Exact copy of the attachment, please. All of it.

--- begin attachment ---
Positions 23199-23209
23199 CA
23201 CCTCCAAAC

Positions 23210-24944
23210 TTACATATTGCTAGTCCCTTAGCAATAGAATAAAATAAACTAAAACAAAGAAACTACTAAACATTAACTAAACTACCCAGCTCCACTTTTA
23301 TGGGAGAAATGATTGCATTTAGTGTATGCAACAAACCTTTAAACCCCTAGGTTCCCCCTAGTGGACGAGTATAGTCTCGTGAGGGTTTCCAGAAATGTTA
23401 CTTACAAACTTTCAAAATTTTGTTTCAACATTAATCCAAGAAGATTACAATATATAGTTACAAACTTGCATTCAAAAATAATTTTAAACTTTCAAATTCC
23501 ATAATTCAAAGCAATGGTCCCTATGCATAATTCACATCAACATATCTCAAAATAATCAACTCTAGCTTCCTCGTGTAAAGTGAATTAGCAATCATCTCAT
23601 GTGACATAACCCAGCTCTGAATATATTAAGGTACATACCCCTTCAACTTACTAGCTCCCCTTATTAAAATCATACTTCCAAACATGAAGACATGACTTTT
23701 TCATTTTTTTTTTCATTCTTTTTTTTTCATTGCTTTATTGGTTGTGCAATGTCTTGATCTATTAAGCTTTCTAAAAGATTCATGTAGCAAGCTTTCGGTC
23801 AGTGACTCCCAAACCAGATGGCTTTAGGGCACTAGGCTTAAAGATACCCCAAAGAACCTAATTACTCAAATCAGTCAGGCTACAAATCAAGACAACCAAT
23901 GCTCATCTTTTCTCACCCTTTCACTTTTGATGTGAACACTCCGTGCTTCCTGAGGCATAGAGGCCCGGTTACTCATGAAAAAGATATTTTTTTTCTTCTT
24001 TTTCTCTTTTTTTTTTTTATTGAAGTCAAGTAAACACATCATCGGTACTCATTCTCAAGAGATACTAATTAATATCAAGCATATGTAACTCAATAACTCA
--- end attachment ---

Positions 23199-23209
23199 CA
23201 CCTCCAAAC

Positions 23210-24944
23210 TTACATATTGCTAGTCCCTTAGCAATAGAATAAAATAAACTAAAACAAAGAAACTACTAAACATTAACTAAACTACCCAGCTCCACTTTTA
23301 TGGGAGAAATGATTGCATTTAGTGTATGCAACAAACCTTTAAACCCCTAGGTTCCCCCTAGTGGACGAGTATAGTCTCGTGAGGGTTTCCAGAAATGTTA
23401 CTTACAAACTTTCAAAATTTTGTTTCAACATTAATCCAAGAAGATTACAATATATAGTTACAAACTTGCATTCAAAAATAATTTTAAACTTTCAAATTCC
23501 ATAATTCAAAGCAATGGTCCCTATGCATAATTCACATCAACATATCTCAAAATAATCAACTCTAGCTTCCTCGTGTAAAGTGAATTAGCAATCATCTCAT
23601 GTGACATAACCCAGCTCTGAATATATTAAGGTACATACCCCTTCAACTTACTAGCTCCCCTTATTAAAATCATACTTCCAAACATGAAGACATGACTTTT
23701 TCATTTTTTTTTTCATTCTTTTTTTTTCATTGCTTTATTGGTTGTGCAATGTCTTGATCTATTAAGCTTTCTAAAAGATTCATGTAGCAAGCTTTCGGTC
23801 AGTGACTCCCAAACCAGATGGCTTTAGGGCACTAGGCTTAAAGATACCCCAAAGAACCTAATTACTCAAATCAGTCAGGCTACAAATCAAGACAACCAAT
23901 GCTCATCTTTTCTCACCCTTTCACTTTTGATGTGAACACTCCGTGCTTCCTGAGGCATAGAGGCCCGGTTACTCATGAAAAAGATATTTTTTTTCTTCTT
24001 TTTCTCTTTTTTTTTTTTATTGAAGTCAAGTAAACACATCATCGGTACTCATTCTCAAGAGATACTAATTAATATCAAGCATATGTAACTCAATAACTCA